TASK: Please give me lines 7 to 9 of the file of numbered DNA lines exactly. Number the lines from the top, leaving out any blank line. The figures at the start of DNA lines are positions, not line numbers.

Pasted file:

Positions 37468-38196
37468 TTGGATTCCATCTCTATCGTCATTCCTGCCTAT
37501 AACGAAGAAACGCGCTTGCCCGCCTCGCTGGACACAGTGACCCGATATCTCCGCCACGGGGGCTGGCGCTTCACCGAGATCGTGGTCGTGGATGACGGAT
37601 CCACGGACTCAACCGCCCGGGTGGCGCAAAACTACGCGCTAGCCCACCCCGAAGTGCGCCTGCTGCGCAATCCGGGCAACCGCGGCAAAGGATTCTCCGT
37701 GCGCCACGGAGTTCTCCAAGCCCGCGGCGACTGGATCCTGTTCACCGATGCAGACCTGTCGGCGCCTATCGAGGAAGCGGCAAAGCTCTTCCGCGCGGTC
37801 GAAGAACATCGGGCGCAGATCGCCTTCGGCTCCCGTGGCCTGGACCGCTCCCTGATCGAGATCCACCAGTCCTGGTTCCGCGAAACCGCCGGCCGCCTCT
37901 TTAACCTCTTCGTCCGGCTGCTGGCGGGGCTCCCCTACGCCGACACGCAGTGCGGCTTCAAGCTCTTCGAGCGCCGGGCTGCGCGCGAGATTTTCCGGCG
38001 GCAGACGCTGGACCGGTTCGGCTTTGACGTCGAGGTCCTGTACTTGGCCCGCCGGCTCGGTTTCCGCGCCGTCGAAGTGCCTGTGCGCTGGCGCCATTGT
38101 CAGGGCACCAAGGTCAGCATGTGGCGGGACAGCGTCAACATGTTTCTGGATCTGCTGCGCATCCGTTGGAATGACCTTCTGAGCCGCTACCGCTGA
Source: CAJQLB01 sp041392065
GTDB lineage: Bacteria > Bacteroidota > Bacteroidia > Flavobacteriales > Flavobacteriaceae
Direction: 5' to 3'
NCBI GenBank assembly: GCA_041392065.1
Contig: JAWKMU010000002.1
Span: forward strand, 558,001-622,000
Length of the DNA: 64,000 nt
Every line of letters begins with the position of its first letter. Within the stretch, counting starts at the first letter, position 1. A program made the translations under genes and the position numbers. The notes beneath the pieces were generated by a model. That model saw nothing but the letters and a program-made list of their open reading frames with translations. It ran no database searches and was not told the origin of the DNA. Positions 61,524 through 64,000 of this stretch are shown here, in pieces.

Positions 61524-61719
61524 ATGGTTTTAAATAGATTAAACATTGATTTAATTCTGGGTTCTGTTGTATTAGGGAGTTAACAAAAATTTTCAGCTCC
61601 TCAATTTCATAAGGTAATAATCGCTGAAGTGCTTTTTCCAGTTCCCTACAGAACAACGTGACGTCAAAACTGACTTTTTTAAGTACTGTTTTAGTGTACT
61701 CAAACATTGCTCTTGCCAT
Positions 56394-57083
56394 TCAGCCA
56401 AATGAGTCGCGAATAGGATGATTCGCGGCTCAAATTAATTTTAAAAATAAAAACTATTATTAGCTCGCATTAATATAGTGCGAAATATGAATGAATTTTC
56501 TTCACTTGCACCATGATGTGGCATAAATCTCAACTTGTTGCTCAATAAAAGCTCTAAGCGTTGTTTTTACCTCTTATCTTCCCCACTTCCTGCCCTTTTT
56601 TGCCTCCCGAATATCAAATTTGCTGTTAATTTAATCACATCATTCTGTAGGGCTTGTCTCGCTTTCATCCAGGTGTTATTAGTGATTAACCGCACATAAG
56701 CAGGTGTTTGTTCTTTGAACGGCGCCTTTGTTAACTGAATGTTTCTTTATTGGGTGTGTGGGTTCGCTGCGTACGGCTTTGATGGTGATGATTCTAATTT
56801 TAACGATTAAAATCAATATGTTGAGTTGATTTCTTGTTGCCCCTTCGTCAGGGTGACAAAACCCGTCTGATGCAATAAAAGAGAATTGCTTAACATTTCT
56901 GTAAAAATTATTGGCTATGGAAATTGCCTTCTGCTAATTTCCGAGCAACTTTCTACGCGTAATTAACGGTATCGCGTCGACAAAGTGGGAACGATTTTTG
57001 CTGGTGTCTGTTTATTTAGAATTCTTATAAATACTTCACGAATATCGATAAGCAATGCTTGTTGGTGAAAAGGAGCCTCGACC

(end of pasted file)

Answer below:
37901 TTAACCTCTTCGTCCGGCTGCTGGCGGGGCTCCCCTACGCCGACACGCAGTGCGGCTTCAAGCTCTTCGAGCGCCGGGCTGCGCGCGAGATTTTCCGGCG
38001 GCAGACGCTGGACCGGTTCGGCTTTGACGTCGAGGTCCTGTACTTGGCCCGCCGGCTCGGTTTCCGCGCCGTCGAAGTGCCTGTGCGCTGGCGCCATTGT
38101 CAGGGCACCAAGGTCAGCATGTGGCGGGACAGCGTCAACATGTTTCTGGATCTGCTGCGCATCCGTTGGAATGACCTTCTGAGCCGCTACCGCTGA